With more and more investors taking an interest in the carbon footprint of the companies whose stocks they hold, the country’s chartered banks “are responding by offering tools and services to meet growing demand for transparency on carbon emissions,” the Financial Post reports.
In a report released last month, Toronto-based proxy consultancy Kingsdale Advisors stated that shareholder resolutions on companies’ environmental, social, and governance (ESG) performance have “arrived” in Canada, with shareholders taking a more active role on specific issues and big institutional investors like BlackRock and Fidelity Investments either putting forward more proposals or supporting them when they come up for a vote.
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“This year, we saw a record number of majority-supported ESG proposals in the United States and a strong reception to proposals in Canada,” the report stated.
“ESG is an element that has increased significantly and, I daresay, exponentially over the last five years,” said CIBC Capital Markets equity strategist Ian de Verteuil. “In Canada, it’s probably been over the last two or three years. Canada’s been a little slower to deal with these things.”
But “more and more so, you’re hearing not just from niche investors that have a pure ESG mandate,” said Andrew Craig, director of environmental affairs at Royal Bank of Canada. “Some of our mainstream investors have been asking those questions as well, and that obviously gets the attention of the organization.”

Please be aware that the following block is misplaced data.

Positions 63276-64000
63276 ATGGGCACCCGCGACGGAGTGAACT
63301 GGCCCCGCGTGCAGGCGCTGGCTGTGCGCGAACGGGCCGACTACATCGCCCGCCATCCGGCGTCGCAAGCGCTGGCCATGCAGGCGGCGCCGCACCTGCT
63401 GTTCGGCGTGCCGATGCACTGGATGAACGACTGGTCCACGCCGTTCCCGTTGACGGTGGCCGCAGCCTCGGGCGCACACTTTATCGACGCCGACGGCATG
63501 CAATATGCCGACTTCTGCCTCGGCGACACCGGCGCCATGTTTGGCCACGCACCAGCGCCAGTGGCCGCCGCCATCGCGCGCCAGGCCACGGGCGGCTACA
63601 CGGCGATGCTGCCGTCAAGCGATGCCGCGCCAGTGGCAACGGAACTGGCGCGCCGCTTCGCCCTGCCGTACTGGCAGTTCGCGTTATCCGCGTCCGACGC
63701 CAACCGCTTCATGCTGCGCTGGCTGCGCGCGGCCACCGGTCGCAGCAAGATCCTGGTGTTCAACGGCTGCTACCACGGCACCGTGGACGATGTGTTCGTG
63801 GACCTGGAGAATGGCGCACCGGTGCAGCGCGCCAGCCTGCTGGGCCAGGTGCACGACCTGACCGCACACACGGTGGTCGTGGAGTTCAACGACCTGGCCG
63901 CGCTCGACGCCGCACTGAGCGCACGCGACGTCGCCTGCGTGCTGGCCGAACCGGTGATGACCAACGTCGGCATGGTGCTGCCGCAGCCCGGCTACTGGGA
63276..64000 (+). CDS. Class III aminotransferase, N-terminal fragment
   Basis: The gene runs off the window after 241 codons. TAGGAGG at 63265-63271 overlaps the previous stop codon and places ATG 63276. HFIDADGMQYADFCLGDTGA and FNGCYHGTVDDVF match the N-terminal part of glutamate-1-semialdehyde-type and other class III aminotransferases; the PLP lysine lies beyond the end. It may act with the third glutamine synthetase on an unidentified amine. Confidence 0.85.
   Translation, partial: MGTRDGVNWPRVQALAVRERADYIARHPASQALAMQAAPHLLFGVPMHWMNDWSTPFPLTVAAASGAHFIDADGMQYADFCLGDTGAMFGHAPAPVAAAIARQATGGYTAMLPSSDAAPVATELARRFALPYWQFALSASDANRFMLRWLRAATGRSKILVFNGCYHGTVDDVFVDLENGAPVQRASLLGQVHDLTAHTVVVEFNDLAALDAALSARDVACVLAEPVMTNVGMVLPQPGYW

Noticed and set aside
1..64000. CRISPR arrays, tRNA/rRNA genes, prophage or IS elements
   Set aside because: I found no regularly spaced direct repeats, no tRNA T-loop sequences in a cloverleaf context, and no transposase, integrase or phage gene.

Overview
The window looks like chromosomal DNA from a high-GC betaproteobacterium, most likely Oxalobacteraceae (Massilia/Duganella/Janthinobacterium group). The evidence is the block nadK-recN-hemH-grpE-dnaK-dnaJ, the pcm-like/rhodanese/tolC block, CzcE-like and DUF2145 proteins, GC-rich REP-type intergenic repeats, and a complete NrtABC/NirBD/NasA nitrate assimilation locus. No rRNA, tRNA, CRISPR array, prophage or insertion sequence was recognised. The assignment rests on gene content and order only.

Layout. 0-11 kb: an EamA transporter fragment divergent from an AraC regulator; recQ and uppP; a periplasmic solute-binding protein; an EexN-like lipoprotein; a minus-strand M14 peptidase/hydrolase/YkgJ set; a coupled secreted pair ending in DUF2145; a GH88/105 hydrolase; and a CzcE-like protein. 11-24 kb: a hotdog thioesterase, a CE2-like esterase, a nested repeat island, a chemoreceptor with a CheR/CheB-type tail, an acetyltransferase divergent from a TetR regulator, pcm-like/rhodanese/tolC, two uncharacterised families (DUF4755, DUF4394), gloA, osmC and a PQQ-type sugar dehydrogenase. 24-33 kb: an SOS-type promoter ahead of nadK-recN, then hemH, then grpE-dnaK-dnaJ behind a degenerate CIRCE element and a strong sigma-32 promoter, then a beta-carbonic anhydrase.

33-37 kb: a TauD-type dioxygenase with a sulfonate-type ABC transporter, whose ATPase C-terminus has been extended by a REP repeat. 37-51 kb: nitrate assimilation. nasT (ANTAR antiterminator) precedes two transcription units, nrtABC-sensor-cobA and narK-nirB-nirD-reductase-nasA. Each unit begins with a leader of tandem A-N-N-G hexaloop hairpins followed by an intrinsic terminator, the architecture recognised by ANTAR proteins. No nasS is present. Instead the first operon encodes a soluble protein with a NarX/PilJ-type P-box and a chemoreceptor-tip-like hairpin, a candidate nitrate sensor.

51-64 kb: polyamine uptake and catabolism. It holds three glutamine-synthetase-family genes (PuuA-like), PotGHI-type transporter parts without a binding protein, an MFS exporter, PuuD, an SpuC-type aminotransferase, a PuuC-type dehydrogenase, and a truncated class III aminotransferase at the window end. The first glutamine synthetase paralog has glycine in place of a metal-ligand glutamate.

Last month, de Verteuil was part of a team that updated CIBC’s carbon risk assessment, which competes against independent evaluations from companies like Sustainalytics and MSCI Inc. For companies that emit carbon, he said higher carbon taxes represent “a financial risk to the extent that these climate policies take hold.”
But that kind of assessment becomes more challenging when government carbon policies are volatile, as they’ve recently been in Ontario and could soon enough be in Alberta.
“Carbon has been a particular focal point for institutional investors, bank analysts, and credit ratings agencies, as carbon tax policies could have a material financial impact on several sectors, including the Canadian energy, utilities, and mining industries,” the Post states. “Analyzing carbon risk is difficult even in consistent policy environments, but recent dramatic changes and some outright reversals in environmental policy both in Canada and the U.S. add to the challenges.”
In April, Chicago-based Morningstar Inc. noted that a group of major investors with a combined US$28 trillion under management had committed to “actively engage with the 100 global companies that have the highest levels of carbon emissions.” That list included Canadian fossils and mining companies Suncor Energy, Imperial Oil, Canadian Natural Resources Ltd., and Teck Resources.
“Understanding carbon risk in a portfolio can help investors make better decisions,” Morningstar stated.
The Post notes that Moody’s Investors Services “has also been changing the ratings on account of climate change, and including more commentary in its ratings actions on how carbon risk assessments or climate change issues are affecting an issuer’s credit rating.”